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boldly crossing artistic boundaries

sandy cameron: the hive lab


 I want to Dance Better at Parties, 2004, Chunky Move I want to Dance Better at Parties, 2004, Chunky Move
courtesy Chunky Move
AT A TIME WHEN ARTS FUNDING ACROSS THE COUNTRY IS UNDER DURESS, IT IS REFRESHING TO SEE A NEW POT OF MONEY EARMARKED SPECIFICALLY FOR CREATING AMBITIOUS ARTS-BASED FILMS. THE HIVE PRODUCTION FUND REFLECTS THE OVERLAPPING REMITS OF ITS FUNDERS: ABC ARTS AND ENTERTAINMENT, THE AUSTRALIA COUNCIL AND THE ADELAIDE FILM FESTIVAL, FOLLOWING ON FROM AN EXTENDED WORKSHOP COMPONENT IN EARLY 2011 WITH THOSE PARTNERS PLUS SCREEN AUSTRALIA AND THE SOUTH AUSTRALIAN FILM CORPORATION.

Encouraging multidisciplinary teams to collaborate on longer form projects that work on both a festival and prime time broadcast platform, The order of the day at HIVE is audacity of subject and bold production approach.

The slate of projects has a freshness in its blends of genre, format and team compilation, indicating that the investors have trusted proven talent at an early stage of a project’s life rather than weighing down the process by waiting for fully-formed material. Or, as producer Kath Shelper explains, “The great thing about the HIVE is that they have allowed us to be fairly loose in how we approach things…usually with film funding submissions you are required to be so explicit about what you’re making and why and how—’What are we going to see on screen?’”

A total of $670,000 has been secured by the following projects from the fund and they now have the momentum to meet their schedule to premiere at the Adelaide Film Festival in October 2013.

gideon obarzanek, i want to dance better at parties

I Want to Dance Better at Parties is a 30-minute hybrid film co-directed by Chunky Move founder Gideon Orbarzanek and Matt Bate (Shut Up Little Man! An Audio Misadventure, 2011, producer Bec Summerton; RT107 ). Stemming from an existing dance work from 2004 where Orbarzanek interviewed men about their relationship with dance then created eight pieces from the interviews, the film seeks to extend the story of one of these men. “[Orbarzanek] told me about one of the characters, a guy called Phillip Rose, and how he always wanted to expand [his story] into a bigger project,” says Bate. “We put this thing together not really knowing what it was… the dance piece had the outline of the story, but there was more going on, and that’s what we wanted to explore in our version.”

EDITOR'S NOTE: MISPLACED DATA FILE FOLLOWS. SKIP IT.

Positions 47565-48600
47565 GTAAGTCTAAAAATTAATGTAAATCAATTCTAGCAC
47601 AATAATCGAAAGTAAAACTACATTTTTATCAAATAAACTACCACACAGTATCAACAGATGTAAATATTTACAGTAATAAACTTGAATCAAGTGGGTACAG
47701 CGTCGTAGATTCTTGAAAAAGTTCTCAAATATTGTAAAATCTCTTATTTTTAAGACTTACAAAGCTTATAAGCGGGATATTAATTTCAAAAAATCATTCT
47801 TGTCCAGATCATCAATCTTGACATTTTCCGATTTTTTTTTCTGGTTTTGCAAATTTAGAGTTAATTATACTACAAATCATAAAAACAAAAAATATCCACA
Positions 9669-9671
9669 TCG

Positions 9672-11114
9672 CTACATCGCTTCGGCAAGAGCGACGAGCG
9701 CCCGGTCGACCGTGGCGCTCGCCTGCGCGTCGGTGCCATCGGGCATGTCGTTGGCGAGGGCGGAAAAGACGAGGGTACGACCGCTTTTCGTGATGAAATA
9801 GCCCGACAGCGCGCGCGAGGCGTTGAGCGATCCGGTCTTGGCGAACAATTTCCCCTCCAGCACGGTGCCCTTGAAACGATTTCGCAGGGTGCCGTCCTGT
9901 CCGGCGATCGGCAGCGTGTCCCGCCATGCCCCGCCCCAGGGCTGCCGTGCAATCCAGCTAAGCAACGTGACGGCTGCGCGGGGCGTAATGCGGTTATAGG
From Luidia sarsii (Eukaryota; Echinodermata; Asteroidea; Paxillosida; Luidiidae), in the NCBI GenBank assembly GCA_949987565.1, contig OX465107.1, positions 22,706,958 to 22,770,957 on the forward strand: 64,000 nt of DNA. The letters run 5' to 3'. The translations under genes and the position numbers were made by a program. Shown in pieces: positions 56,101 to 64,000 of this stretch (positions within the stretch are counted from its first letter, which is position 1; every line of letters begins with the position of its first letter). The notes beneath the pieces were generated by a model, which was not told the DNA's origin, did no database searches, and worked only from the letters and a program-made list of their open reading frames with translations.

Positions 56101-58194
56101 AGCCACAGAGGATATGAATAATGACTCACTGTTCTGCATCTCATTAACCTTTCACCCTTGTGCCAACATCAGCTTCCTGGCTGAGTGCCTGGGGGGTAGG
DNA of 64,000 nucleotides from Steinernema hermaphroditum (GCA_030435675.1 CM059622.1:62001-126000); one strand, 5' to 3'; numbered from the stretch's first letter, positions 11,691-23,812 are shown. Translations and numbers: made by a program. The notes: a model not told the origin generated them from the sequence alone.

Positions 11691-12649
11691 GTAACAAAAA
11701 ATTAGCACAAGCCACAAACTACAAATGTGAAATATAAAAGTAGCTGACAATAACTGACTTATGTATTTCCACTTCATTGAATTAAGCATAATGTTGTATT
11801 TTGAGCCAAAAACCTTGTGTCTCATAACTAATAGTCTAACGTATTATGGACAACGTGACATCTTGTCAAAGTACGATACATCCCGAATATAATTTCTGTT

The story has a solid transformative arc. “[Phillip Rose] is a guy whose wife passed away, he’s got a daughter and an intellectually disabled son, he’s grieving, his life has been turned upside down. A few years later he goes to a party, and as he’s dancing he loses himself on this dance floor in the kitchen. He has fun but one of the women there says, ‘You’ve got to loosen up’…So the next day he joins this dance class, and the story’s about how he overcomes his grief, regains his confidence and gets his life back on track using dance.” At this stage the team is consolidating the best formal approach to bring the story to a half hour docudrama format.

lynette wallworth, tender

Esteemed media artist Lynette Wallworth also turns to documentary with Tender, a partnership with producer Kath Shelper (Samson and Delilah, 2009). The piece will follow Wallworth’s friend Jen (“our lives are bound together like seam in a rock”) who is starting a not for profit funeral company called Community Undertakings in Port Kembla. “In order to understand how she comes to be doing that I need to show you what has shaped her into the person she is now,” explains Wallworth. “The fearlessness of Jen is at the heart of the work.”